Object-Relevant Kinematics Influence Imitative Compatibility
Killingsworth, Stefanos Sherif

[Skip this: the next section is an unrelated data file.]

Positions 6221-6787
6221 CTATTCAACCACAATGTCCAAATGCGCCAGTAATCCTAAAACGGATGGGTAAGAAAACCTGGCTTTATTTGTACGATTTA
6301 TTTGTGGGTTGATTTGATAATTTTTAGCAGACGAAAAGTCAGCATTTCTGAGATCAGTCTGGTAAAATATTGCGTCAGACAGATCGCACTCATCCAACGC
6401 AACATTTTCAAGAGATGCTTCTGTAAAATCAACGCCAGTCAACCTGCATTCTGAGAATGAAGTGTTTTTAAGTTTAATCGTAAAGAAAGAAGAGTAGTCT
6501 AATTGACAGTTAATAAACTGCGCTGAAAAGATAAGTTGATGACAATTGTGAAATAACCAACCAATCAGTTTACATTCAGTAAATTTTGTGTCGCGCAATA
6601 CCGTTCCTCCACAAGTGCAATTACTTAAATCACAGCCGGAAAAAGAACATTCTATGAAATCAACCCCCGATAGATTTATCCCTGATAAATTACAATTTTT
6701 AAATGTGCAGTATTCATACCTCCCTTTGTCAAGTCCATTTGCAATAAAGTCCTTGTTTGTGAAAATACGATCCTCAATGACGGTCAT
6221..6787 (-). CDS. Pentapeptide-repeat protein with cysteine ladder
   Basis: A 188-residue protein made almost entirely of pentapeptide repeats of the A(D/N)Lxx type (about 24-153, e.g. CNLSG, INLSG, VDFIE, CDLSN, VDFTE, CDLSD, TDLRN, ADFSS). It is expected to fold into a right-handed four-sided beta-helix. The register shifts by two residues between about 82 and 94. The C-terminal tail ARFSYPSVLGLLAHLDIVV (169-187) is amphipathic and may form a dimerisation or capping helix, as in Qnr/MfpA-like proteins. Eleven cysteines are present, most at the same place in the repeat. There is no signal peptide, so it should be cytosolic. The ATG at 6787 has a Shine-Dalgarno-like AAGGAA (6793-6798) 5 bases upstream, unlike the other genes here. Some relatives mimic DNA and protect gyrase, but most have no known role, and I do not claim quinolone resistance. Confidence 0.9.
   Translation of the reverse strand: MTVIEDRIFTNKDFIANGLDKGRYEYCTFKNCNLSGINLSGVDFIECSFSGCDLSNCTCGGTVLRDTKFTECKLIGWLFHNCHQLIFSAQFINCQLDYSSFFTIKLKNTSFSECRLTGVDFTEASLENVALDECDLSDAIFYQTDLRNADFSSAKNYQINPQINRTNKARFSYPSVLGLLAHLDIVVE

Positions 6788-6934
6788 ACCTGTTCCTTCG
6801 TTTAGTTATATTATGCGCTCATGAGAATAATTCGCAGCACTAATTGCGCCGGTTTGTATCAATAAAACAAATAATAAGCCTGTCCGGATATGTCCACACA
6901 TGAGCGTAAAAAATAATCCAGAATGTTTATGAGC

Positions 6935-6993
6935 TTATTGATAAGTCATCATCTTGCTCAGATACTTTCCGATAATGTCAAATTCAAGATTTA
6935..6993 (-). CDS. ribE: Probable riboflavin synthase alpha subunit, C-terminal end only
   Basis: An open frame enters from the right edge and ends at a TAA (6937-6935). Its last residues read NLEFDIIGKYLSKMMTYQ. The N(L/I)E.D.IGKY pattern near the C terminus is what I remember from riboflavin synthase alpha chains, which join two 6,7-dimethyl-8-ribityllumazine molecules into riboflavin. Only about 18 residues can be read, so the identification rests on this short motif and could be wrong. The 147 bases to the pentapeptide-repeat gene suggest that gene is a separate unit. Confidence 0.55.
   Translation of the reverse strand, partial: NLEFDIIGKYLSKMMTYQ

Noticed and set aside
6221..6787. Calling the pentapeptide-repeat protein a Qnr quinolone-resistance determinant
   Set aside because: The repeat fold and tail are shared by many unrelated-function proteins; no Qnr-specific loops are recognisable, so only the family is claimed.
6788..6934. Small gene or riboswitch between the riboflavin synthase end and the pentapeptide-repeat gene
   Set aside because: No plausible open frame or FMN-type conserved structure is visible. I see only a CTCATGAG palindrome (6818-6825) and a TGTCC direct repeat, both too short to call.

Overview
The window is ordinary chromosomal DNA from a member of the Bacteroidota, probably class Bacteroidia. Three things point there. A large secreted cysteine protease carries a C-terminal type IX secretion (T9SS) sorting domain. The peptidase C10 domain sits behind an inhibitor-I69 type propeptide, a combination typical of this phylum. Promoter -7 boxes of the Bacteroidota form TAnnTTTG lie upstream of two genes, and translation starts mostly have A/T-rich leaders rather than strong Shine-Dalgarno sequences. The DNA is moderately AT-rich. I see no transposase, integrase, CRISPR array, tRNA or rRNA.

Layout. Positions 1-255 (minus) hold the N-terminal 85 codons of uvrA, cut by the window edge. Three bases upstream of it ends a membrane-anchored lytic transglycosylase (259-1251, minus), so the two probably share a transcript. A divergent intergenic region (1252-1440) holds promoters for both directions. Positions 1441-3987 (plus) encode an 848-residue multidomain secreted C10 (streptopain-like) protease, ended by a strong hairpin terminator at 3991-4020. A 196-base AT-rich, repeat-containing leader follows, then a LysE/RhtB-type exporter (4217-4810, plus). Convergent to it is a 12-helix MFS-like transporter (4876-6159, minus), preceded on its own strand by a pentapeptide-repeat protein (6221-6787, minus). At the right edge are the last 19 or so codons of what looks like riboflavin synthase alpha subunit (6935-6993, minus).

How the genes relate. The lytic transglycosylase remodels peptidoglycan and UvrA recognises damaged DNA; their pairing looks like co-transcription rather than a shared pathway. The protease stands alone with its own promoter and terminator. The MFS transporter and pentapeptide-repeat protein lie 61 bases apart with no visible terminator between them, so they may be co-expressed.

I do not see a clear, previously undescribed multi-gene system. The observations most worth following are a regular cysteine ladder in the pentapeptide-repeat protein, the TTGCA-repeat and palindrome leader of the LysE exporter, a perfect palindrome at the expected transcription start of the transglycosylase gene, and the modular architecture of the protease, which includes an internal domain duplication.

One critical finding from the literature on embodied cognition is that people produce actions more efficiently when observing similar as compared to when observing different actions. This imitative compatibility effect has been typically studied with simple actions that have minimal ecological validity. The present dissertation presents five experiments that investigate how these compatibility effects are altered when participants produce actions with a familiar object (key pad), but view objectless actions made by an onscreen model hand. The mismatch in object directedness between observed and produced actions was adopted (1) to investigate whether compatibility effects are even possible when there is such a mismatch and, if possible, (2) to investigate how objects influence compatibility effects. The experiments here demonstrate that it is possible to obtain a compatibility effect under the mismatch conditions and reveal a compatibility specificity effect, in which flexions motions (curling of the fingers typical of a key press action) generate compatibility effects, but extension motions (straightening of the finger away from the palm) do not. Five experiments narrow the various components of participant motions for which compatibility effects may be specific and isolate particular kinematic patterns (i.e. extensions versus flexions) as a plausible cause for the observed specificity. These results broaden our understanding of compatibility effects and about links between action perception and production more generally. Furthermore, these results demonstrate that studies of human action can benefit from expanding their investigations beyond the connections between movement processing involved in action perception and production into how the relevant representations of action are situated within the action-environment interface. Finally, these findings may have important connections to other findings in the embodied cognition literature suggesting that perceiving a familiar object facilitates producing motions that are typical for using the object.